(Pocket-lint) - With so many MP3 players both large and small on the market, manufacturers from Apple to Sony are trying to differentiate themselves from each other. iRiver has opted to turn its large hard drive based player into a storage device along the MP3 playback facilities in an attempt to appeal to the digital photographer who wants to listen to music. Will it work? We take a look and find out.

Roughly the same size as the iPod the iriver H320 is a 20Gb player. The casing is plastic rather than metal and there is a large 2in screen on the front. Under that is a six-button configuration that gives you access to the menu system and playback features. On the side the player offers a built-in mic for voice recording and line-in and line-out options alongside the headphone jack. More interestingly is the USB2.0 device jack, which allows you to connect another device such as a digital camera, card reader or even MP3 player to the unit to transfer data.

The upside for digital photographers is that you won't need special card adapters nor will you need to remove the storage card from the camera when it comes to making more space on your memory card. There is a catch however. At the moment the majority of digital cameras still only support USB 1.1 (which is pretty slow), you will need to carry a USB cable and it can't display RAW files. Get past that and the unit becomes similar to what Nikon has been trying to do with its CoolWalker product, ie offer a picture viewer suitable to fit in your camera bag. Of course with a 2in screen this isn't going to be a device you'll view images on but nonetheless it could be handy in the field rather than having to invest in multiple storage cards.

Aside from the image capabilities on the colour screen the iriver H320 also plays MP3s, WMA, ASF and the Linux Ogg Vorbis file format. When it comes to playing tracks all the relevant information is displayed on the screen and you can set a number of equaliser settings and shuffle modes.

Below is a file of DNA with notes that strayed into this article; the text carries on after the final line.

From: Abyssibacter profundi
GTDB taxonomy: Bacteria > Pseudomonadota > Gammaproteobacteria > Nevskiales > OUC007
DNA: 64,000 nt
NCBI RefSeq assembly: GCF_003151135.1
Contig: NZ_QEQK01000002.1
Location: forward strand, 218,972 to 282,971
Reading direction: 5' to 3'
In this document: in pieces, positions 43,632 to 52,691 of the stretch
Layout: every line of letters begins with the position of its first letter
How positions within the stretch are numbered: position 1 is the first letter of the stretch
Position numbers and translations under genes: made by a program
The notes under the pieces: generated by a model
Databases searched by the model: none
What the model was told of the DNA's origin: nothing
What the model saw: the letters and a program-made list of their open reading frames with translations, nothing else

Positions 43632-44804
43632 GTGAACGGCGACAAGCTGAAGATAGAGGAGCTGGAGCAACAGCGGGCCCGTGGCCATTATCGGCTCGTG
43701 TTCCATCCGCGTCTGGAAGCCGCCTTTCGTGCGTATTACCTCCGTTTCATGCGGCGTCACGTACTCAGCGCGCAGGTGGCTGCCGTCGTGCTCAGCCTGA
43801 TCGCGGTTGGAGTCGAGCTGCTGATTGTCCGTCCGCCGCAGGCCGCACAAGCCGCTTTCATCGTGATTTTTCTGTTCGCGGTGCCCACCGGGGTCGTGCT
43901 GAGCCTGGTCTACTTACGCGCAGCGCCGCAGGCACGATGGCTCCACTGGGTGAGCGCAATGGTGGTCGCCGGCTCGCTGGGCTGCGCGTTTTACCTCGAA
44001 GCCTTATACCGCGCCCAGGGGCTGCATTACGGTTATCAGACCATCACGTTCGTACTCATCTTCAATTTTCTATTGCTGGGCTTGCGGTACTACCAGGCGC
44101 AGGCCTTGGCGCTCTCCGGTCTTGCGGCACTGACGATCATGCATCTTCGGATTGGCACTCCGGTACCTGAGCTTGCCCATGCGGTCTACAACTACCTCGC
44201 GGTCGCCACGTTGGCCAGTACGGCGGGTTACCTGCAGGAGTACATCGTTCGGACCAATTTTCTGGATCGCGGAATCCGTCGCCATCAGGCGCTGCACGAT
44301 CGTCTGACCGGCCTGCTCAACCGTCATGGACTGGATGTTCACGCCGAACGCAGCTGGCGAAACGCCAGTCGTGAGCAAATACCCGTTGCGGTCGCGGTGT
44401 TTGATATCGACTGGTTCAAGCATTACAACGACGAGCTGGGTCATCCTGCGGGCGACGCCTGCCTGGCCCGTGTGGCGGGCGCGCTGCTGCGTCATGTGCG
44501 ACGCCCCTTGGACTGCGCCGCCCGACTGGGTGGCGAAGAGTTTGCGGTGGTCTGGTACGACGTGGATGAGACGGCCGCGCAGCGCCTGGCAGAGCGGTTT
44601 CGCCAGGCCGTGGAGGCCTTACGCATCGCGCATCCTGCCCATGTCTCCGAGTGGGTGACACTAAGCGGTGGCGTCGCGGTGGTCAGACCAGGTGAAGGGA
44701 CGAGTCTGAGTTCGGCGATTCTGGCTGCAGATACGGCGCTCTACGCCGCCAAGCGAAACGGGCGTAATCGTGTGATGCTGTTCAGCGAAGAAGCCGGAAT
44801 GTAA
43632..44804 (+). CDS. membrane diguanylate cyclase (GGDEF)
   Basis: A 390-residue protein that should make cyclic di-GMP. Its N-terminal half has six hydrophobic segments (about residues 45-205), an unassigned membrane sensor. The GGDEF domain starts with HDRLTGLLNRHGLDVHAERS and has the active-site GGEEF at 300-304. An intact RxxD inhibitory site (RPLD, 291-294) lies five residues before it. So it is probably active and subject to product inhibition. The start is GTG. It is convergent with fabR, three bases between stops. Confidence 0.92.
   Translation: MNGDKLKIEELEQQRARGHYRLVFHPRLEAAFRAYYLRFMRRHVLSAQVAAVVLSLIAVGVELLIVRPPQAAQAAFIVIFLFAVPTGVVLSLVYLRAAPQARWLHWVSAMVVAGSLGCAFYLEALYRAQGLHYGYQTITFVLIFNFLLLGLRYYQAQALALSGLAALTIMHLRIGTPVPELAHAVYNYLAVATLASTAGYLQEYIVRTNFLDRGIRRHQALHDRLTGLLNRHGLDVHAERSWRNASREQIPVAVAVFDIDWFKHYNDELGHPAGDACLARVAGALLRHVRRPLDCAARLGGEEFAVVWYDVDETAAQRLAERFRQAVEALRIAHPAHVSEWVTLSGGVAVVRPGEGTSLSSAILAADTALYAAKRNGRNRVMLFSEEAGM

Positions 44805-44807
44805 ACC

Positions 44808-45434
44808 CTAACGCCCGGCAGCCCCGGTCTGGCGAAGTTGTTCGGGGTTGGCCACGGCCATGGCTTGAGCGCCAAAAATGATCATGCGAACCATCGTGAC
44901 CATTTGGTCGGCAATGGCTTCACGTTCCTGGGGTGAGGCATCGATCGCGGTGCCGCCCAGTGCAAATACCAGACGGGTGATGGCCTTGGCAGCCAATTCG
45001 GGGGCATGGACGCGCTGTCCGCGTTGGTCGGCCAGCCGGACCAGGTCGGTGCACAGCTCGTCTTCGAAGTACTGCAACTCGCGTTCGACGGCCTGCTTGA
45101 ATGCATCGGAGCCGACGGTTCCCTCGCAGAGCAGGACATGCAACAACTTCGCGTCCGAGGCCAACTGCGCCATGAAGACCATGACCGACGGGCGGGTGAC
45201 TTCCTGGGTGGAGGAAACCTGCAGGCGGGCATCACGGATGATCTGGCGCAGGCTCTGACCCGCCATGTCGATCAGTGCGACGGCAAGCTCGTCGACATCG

In attempt to be as multi-tasking as possible the player also offers an FM radio, the ability to record that radio signal as well as voice files. Additionally in-keeping with the picture storage facility you can also transfer text files to the unit to transfer elsewhere.


Is it an MP3 player or is it a picture storage device? On the whole we don’t think it really knows. On the surface the unit comes across as a MP3 player, but you soon realise that the clumsy menu system and multiple button functions isn’t really that consumer friendly - certainly not as friendly as other players from iriver. If we were the marketeers on this one we would have to push the image side of things over the MP3, and for that reason it’s a very good unit.

While the majority of us still use a camera that’s USB1.1 there are plenty of USB2.0 cameras coming out on the market. The transfer of those files was quick and easy and unlike other products that promise the same thing - mainly the USB bridge from Delkin, you get plenty of feedback as to how the transfer is doing. Additionally with the colour screen you get visual confirmation that everything has gone okay. Aside from the confusion and the clumsy menu system this player eventually does what it sets out to do - we think?

Writing by Stuart Miles.